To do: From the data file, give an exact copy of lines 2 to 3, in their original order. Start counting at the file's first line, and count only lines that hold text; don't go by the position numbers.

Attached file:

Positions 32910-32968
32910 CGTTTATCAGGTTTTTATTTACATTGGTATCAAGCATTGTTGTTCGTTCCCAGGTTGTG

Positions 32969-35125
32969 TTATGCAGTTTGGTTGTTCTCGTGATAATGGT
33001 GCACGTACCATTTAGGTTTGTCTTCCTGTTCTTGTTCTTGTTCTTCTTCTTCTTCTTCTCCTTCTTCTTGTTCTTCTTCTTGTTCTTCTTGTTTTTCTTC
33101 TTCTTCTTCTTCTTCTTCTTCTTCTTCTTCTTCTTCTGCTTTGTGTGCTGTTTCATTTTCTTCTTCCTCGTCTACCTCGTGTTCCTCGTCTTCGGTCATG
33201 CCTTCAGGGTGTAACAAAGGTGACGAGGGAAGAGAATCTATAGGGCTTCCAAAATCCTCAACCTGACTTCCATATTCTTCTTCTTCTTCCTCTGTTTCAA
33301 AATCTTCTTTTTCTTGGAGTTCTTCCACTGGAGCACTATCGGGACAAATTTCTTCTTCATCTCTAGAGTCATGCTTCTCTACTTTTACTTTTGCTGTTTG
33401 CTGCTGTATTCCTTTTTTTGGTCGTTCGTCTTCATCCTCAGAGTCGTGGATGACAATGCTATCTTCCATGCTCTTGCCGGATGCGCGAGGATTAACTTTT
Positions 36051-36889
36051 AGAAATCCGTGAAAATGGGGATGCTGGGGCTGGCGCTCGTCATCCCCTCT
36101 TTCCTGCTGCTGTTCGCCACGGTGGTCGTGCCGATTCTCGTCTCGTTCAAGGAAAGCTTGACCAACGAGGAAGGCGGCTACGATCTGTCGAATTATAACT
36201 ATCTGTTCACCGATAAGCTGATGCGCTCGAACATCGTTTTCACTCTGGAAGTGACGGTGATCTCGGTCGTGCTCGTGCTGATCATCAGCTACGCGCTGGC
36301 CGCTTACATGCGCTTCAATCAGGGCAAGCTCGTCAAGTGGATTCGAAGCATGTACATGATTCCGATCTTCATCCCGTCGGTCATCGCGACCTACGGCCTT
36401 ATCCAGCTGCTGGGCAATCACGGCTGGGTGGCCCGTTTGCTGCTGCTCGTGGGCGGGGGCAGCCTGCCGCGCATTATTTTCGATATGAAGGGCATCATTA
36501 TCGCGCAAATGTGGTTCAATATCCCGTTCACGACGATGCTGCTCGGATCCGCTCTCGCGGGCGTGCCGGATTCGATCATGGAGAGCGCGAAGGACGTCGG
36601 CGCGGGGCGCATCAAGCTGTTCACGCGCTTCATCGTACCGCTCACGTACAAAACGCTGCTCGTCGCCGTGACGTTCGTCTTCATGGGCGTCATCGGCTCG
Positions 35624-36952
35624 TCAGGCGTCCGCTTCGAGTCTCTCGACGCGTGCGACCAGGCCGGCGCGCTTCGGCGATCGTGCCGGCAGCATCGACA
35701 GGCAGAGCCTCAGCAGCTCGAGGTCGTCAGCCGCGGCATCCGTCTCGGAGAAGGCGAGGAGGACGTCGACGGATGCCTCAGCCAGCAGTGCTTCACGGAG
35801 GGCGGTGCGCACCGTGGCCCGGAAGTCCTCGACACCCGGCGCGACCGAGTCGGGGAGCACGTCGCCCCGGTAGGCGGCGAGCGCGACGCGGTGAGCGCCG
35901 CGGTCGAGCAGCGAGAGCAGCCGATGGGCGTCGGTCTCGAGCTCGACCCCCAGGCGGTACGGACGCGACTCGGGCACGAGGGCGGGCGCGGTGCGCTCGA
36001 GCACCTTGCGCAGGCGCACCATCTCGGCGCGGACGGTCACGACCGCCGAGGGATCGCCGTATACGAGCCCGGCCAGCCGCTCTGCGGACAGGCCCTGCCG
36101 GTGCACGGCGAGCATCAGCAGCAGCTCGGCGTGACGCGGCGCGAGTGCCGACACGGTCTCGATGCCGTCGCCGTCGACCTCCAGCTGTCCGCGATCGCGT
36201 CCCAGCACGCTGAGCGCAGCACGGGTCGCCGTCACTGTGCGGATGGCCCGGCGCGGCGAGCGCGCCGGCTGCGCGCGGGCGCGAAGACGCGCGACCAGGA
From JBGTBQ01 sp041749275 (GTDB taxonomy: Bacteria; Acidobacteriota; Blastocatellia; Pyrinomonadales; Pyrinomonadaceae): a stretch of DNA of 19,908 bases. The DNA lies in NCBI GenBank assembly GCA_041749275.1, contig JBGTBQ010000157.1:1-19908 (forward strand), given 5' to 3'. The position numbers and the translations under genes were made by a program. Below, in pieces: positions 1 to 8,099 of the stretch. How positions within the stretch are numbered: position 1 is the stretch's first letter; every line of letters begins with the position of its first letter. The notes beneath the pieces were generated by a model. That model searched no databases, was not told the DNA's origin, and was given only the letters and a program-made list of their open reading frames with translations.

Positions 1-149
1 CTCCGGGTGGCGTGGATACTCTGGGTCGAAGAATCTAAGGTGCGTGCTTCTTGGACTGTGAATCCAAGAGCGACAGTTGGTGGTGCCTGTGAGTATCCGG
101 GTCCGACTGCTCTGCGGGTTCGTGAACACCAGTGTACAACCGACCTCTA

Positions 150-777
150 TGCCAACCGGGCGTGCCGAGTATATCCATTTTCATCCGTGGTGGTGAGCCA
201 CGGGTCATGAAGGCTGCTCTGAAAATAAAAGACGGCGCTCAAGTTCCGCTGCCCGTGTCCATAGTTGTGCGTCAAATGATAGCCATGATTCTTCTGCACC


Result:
32910 CGTTTATCAGGTTTTTATTTACATTGGTATCAAGCATTGTTGTTCGTTCCCAGGTTGTG

Positions 32969-35125